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  #481  
Old 05.12.2019, 13:29
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Re: 2-year Serafe bill?!

They cover all the bases eh ..
Even the radio on your ship or motorbike counts.
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  #482  
Old 05.12.2019, 13:31
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Re: 2-year Serafe bill?!

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They cover all the bases eh ..
Even the radio on your ship or motorbike counts.
And radio/tv via internet.
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  #483  
Old 05.12.2019, 13:37
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Re: 2-year Serafe bill?!

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That's why, not listening to Swiss news etc. costs double.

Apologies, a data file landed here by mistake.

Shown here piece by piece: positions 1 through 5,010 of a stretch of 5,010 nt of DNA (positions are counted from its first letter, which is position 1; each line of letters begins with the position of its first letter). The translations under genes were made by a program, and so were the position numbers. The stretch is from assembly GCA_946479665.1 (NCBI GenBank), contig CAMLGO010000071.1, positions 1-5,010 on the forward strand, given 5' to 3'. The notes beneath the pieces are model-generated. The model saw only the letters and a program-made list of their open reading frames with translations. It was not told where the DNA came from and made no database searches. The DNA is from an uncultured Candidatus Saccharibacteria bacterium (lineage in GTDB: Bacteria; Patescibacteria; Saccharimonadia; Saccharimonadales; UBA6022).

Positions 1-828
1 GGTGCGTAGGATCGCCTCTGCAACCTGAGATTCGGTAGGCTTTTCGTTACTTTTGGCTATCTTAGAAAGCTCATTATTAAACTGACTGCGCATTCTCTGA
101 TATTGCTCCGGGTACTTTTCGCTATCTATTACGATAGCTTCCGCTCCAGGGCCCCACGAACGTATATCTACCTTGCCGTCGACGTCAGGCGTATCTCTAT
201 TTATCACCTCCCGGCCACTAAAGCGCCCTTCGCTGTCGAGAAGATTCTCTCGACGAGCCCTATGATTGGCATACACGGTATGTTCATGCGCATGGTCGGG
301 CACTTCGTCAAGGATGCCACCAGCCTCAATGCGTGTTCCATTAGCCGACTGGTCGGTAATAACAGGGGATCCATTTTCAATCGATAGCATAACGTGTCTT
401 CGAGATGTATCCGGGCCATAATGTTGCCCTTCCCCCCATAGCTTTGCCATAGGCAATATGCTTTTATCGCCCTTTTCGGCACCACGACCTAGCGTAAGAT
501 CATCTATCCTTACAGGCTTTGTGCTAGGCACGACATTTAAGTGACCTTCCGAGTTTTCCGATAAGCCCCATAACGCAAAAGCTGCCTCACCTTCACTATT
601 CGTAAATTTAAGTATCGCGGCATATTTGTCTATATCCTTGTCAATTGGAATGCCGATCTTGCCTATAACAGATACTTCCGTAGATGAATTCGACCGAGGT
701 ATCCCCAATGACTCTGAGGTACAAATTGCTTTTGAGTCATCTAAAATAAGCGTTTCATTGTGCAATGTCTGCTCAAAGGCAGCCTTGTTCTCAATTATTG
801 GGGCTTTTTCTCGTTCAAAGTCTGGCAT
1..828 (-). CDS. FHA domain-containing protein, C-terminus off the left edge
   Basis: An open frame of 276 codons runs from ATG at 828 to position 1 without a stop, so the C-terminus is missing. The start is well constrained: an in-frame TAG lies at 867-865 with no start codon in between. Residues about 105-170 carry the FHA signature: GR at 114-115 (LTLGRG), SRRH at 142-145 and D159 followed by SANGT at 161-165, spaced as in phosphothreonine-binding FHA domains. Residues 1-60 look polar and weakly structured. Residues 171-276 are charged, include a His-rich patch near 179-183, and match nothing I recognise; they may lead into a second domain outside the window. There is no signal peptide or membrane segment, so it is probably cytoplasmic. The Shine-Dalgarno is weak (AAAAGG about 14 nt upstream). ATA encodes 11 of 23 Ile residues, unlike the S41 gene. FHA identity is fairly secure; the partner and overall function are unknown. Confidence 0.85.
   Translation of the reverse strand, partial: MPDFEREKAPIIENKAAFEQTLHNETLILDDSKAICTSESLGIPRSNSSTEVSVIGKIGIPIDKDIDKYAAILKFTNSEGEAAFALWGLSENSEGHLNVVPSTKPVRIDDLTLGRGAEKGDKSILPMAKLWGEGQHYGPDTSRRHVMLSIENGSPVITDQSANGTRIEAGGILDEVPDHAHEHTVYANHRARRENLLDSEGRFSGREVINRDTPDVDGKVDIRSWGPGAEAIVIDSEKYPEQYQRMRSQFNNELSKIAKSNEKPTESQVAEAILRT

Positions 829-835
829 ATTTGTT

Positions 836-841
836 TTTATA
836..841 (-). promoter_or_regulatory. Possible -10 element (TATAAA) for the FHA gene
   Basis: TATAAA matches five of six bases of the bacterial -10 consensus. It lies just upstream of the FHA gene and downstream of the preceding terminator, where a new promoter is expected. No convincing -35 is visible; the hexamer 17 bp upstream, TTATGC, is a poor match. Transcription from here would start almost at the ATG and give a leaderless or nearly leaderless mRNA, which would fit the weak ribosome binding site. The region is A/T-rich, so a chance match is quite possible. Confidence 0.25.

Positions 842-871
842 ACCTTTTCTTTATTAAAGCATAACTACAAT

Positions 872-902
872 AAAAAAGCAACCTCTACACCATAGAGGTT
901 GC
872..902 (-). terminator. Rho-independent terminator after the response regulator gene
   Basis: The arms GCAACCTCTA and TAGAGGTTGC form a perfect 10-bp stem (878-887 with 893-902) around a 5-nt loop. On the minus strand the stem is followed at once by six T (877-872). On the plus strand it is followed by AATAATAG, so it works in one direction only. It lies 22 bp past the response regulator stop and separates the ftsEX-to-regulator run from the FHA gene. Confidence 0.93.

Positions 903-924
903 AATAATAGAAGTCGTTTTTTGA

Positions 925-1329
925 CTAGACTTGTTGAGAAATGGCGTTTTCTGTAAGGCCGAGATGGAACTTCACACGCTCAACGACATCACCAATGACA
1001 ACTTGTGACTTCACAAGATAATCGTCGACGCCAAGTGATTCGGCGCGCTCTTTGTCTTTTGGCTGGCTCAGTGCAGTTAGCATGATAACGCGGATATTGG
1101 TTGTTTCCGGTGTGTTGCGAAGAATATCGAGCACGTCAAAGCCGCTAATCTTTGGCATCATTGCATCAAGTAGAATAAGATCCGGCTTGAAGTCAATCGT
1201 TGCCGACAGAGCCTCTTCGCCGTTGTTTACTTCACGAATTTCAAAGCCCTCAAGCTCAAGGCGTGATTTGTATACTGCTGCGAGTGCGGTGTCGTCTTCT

Joke aside:
As EE wrote: Everybody has to pay it now.
  • Check the date mentioned on the bill. Is it for last year too maybe? And did you not get a bill last year? (They messed up big time when they took over - actually not them but the communes, so let's not blame them for it) and they're bound to sort it out now.
  • If the bill is for two years ahead: It is wrong. Return it with a remark on it (copy that before you send it off!!).
  • If the bill is dated for one year it is obviously wrong. Do the same as above.
They've sent two bills, one for 2019 and one for 2020. They seem to be mixing up the system, shouldn't they make you pay either retrospectively or for the future? What bothers me is having one single bill for 700 francs.
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  #484  
Old 05.12.2019, 14:50
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Re: 2-year Serafe bill?!